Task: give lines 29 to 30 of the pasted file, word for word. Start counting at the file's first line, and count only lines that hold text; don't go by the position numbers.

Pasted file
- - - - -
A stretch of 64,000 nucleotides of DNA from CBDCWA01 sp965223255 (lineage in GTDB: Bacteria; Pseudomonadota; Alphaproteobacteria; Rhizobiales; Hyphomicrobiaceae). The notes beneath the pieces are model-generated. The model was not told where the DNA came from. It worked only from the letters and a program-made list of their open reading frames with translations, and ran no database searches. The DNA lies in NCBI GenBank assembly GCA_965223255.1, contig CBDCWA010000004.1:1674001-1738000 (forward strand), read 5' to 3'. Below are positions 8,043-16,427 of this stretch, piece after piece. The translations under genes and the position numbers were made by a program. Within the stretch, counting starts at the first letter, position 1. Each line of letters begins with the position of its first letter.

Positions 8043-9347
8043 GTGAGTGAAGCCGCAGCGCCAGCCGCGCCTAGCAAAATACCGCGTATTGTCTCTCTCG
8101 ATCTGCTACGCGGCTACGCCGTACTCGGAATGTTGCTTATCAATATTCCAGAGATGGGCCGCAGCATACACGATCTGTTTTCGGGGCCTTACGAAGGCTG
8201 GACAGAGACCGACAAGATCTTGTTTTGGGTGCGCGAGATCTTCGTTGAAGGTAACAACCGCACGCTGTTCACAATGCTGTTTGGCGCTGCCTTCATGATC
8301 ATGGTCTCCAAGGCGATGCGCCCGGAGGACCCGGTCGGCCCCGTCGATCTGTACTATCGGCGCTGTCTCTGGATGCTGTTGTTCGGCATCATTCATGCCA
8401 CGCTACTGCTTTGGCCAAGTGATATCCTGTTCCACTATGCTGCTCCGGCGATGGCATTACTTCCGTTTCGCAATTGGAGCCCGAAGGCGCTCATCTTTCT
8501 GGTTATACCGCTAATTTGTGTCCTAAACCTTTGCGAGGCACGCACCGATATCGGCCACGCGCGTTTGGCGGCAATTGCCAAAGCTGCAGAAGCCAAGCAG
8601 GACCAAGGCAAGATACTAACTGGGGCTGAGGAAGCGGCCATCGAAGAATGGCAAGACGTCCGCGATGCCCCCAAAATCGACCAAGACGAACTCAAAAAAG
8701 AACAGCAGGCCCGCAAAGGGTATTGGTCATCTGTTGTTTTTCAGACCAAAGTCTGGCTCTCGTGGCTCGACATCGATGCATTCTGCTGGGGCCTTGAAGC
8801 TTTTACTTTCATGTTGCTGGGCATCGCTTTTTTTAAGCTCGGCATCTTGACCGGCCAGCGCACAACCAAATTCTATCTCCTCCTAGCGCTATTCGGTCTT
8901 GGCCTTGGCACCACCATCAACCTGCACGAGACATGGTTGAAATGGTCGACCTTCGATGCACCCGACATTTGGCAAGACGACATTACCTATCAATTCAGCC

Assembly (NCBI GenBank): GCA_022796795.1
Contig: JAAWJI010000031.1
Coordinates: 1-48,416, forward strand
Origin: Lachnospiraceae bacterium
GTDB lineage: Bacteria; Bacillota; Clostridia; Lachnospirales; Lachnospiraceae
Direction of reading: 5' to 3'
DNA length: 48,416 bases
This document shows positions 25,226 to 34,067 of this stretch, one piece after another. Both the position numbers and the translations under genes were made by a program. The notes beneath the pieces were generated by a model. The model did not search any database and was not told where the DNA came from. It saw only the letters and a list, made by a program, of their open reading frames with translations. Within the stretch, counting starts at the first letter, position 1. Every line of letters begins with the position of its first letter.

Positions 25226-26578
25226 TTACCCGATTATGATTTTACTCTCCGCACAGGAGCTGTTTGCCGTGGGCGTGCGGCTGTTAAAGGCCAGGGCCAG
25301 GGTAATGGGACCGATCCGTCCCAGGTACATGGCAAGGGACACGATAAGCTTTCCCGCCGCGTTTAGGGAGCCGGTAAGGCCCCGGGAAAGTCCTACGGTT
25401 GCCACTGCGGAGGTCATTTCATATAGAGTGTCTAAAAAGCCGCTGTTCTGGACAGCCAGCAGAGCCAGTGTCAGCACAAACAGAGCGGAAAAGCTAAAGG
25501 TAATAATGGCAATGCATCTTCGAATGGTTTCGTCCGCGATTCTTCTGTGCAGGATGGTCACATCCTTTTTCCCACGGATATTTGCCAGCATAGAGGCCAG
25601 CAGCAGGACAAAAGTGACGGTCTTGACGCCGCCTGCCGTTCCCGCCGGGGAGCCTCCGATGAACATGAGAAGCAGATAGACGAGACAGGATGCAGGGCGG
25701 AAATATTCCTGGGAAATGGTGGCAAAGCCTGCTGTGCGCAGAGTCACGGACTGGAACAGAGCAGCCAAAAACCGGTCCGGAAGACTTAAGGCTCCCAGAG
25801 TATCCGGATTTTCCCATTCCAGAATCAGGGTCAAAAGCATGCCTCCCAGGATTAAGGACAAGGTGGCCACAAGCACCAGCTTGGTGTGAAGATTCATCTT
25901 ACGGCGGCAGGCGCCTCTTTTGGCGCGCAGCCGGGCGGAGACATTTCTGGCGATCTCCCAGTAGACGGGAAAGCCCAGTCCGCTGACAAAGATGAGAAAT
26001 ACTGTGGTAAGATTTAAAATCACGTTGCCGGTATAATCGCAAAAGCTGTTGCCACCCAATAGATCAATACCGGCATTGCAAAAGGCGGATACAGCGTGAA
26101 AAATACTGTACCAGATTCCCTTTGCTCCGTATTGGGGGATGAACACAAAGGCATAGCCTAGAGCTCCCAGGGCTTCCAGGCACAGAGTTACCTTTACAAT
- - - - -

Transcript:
25901 ACGGCGGCAGGCGCCTCTTTTGGCGCGCAGCCGGGCGGAGACATTTCTGGCGATCTCCCAGTAGACGGGAAAGCCCAGTCCGCTGACAAAGATGAGAAAT
26001 ACTGTGGTAAGATTTAAAATCACGTTGCCGGTATAATCGCAAAAGCTGTTGCCACCCAATAGATCAATACCGGCATTGCAAAAGGCGGATACAGCGTGAA